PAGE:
All he ever wanted was a detonator (tempusfugit78) wrote in double_t_books,
All he ever wanted was a detonator

  • Music:

I waited a year..

And though it might not be the usual fare for many in this community, I present to you, Tristan Egolf. An odd little man who decided that small town life wasn't his cup of tea, he wrote a trio of books that managed to be funny, but also poke the sides of middle America in such a way that would make sense to few, but enrapture those who braved to plow into his novels.

Lord Of The Barnyard is the first one that was published, describing the life of a ner-do-well who gets raised in the Bible Belt and eventually breaks down and begins to despise the hypocrisy that surrounds him concerning religion, the lower class and anyone else who can't see their hand in front of their face. It's about intelligence thriving in stupidity, a theme he would keep up for the rest of his short-lived life.

"Skirt And The Fiddle" is about a classical musician who decides to throw away it all and live in skid row with a bunch of men who exterminate rats for a living. The reasons for his premature retirement are hilarious, if not obviously sad to anyone who even knows the rate at which music is disintegrating these days. It's like a Tom Waits song expanded to novel form, with all sorts of down and outs huddling together to make a quick buck but it ultimately explores the passions one must weigh when deciding the rest of their life.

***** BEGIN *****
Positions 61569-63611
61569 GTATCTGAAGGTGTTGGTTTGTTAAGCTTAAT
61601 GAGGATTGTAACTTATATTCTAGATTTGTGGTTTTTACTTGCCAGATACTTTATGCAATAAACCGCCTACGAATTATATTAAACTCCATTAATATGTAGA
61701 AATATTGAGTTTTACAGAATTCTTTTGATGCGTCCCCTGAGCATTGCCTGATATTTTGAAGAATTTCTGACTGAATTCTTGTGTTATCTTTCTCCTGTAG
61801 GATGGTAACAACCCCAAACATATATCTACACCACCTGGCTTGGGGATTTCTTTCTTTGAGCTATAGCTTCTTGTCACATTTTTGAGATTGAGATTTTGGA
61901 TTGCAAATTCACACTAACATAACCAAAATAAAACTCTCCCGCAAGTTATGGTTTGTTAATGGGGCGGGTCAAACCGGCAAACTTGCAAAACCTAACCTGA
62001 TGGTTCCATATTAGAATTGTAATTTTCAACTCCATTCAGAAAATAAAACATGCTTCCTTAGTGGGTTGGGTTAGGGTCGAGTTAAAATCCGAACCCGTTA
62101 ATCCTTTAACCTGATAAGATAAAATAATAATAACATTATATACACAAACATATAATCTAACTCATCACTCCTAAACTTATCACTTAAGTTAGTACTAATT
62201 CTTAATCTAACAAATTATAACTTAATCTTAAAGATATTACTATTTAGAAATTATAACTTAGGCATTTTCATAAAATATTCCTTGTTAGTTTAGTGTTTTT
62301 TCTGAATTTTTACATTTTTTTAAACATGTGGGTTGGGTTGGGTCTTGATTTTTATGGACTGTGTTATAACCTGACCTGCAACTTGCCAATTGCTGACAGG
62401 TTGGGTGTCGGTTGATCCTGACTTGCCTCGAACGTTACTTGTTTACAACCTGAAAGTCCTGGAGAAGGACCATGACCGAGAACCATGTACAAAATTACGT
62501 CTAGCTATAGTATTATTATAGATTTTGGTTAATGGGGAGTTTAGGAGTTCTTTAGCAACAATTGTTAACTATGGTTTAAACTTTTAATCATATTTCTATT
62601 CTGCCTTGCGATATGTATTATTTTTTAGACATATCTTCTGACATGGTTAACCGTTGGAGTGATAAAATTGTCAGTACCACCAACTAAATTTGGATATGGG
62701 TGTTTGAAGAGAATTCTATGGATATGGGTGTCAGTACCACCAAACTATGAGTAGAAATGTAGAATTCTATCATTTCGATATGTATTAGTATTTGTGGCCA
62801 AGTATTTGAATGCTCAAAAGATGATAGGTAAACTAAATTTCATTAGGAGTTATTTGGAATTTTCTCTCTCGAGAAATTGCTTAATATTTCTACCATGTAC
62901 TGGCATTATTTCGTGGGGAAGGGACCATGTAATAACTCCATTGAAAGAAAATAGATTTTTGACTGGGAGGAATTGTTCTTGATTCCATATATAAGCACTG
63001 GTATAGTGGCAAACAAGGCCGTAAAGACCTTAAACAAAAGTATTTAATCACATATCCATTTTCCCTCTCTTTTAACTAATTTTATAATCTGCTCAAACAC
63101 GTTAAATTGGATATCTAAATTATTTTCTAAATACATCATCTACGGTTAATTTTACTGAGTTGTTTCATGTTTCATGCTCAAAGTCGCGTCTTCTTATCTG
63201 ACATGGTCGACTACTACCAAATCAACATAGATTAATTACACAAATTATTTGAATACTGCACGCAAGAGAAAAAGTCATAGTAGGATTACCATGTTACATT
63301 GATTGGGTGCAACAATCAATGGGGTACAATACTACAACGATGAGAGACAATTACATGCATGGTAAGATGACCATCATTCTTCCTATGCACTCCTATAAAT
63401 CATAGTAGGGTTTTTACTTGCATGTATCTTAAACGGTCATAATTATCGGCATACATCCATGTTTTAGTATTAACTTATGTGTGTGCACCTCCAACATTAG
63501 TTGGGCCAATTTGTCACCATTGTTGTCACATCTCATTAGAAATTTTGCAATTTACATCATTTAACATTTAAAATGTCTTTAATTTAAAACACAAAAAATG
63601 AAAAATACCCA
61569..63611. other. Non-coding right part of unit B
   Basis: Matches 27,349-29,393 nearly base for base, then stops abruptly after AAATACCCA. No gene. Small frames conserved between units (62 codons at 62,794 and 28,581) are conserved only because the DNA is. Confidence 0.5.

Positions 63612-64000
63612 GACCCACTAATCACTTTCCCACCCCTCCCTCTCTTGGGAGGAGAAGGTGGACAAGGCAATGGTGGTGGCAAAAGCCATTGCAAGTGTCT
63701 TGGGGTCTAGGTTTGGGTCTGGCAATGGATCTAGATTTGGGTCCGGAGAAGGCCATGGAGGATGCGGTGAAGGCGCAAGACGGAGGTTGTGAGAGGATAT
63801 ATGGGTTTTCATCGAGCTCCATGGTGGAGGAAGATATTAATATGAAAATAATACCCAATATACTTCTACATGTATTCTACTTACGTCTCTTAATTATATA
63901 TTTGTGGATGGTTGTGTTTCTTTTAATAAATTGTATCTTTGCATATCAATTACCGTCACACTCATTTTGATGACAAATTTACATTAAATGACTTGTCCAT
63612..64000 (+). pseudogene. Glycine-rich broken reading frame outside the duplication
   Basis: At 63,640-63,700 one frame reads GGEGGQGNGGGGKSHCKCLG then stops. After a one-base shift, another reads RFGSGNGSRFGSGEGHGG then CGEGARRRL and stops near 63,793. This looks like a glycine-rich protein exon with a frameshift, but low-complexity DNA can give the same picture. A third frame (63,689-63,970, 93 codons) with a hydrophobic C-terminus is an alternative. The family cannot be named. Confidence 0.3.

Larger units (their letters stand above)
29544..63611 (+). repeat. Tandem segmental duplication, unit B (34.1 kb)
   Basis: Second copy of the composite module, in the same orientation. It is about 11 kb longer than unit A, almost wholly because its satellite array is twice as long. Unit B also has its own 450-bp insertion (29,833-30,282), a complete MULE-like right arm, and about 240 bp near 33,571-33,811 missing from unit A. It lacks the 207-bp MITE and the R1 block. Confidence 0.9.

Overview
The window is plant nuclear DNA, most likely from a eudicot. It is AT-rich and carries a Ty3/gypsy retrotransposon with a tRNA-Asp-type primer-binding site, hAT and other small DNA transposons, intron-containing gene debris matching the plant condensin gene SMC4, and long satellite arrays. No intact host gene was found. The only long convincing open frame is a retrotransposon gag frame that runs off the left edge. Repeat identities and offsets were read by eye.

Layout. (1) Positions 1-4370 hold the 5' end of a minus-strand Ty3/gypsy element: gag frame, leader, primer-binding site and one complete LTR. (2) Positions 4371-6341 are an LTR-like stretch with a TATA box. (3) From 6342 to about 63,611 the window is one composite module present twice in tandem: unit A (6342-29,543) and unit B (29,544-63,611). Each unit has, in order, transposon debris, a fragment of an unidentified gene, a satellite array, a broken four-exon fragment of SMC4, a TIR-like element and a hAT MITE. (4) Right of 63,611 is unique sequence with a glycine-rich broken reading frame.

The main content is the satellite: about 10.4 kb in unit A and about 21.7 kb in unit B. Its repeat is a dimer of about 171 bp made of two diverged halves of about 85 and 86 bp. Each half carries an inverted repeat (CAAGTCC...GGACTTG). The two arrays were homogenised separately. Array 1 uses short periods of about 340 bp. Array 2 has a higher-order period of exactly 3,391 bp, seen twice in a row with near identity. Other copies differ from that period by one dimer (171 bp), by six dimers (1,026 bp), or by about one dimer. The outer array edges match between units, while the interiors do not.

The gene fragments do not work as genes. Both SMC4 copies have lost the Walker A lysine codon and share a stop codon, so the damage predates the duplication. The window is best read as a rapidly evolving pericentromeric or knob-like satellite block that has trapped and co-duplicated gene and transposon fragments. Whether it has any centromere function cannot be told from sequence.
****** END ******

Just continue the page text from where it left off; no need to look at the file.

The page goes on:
Last, but not least, Kornwolf is about an Amish lad who quickly learns that he is a lycanthrope. Not the ordinary kind who will turn into a wolf and then recede upon sunlight. No, he is the summation of every amish boy's fears and repressed emotions, so he has quite a burden to carry. Oddly enough, his transmogrification is via Slayer during the opening chapters of the book, as the music drives him to a bloodlust few see in the average wolfman. Granted, he has the average backwoods brethren to tear through, but he makes short work of their flesh on learning the nature of his being. A darkly funny novel, I recommend it to anyone who has been privy to the oodles of disappointment that decorates life.

That is all.
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